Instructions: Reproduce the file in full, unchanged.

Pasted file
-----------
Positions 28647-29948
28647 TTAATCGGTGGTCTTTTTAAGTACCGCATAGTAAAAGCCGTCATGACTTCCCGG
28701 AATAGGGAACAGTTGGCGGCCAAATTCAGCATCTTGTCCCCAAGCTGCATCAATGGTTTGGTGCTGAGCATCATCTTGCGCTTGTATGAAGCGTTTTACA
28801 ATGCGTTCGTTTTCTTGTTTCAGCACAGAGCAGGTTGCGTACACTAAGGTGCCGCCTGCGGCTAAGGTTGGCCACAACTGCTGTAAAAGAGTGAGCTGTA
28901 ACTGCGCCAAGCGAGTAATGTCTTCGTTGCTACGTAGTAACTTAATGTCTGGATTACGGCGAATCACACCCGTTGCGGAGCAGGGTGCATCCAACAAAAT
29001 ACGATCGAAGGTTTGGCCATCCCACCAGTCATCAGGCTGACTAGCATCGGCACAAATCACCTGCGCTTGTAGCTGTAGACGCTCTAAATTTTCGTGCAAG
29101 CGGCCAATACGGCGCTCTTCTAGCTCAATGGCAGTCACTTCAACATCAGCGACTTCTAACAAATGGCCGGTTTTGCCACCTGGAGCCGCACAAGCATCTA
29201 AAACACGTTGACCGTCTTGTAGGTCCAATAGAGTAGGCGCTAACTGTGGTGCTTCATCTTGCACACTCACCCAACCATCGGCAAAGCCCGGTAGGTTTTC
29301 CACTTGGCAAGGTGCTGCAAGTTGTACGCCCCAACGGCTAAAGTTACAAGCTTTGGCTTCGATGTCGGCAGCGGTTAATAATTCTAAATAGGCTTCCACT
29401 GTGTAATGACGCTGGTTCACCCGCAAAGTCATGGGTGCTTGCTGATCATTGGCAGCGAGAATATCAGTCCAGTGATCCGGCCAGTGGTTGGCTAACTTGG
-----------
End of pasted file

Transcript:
Positions 28647-29948
28647 TTAATCGGTGGTCTTTTTAAGTACCGCATAGTAAAAGCCGTCATGACTTCCCGG
28701 AATAGGGAACAGTTGGCGGCCAAATTCAGCATCTTGTCCCCAAGCTGCATCAATGGTTTGGTGCTGAGCATCATCTTGCGCTTGTATGAAGCGTTTTACA
28801 ATGCGTTCGTTTTCTTGTTTCAGCACAGAGCAGGTTGCGTACACTAAGGTGCCGCCTGCGGCTAAGGTTGGCCACAACTGCTGTAAAAGAGTGAGCTGTA
28901 ACTGCGCCAAGCGAGTAATGTCTTCGTTGCTACGTAGTAACTTAATGTCTGGATTACGGCGAATCACACCCGTTGCGGAGCAGGGTGCATCCAACAAAAT
29001 ACGATCGAAGGTTTGGCCATCCCACCAGTCATCAGGCTGACTAGCATCGGCACAAATCACCTGCGCTTGTAGCTGTAGACGCTCTAAATTTTCGTGCAAG
29101 CGGCCAATACGGCGCTCTTCTAGCTCAATGGCAGTCACTTCAACATCAGCGACTTCTAACAAATGGCCGGTTTTGCCACCTGGAGCCGCACAAGCATCTA
29201 AAACACGTTGACCGTCTTGTAGGTCCAATAGAGTAGGCGCTAACTGTGGTGCTTCATCTTGCACACTCACCCAACCATCGGCAAAGCCCGGTAGGTTTTC
29301 CACTTGGCAAGGTGCTGCAAGTTGTACGCCCCAACGGCTAAAGTTACAAGCTTTGGCTTCGATGTCGGCAGCGGTTAATAATTCTAAATAGGCTTCCACT
29401 GTGTAATGACGCTGGTTCACCCGCAAAGTCATGGGTGCTTGCTGATCATTGGCAGCGAGAATATCAGTCCAGTGATCCGGCCAGTGGTTGGCTAACTTGG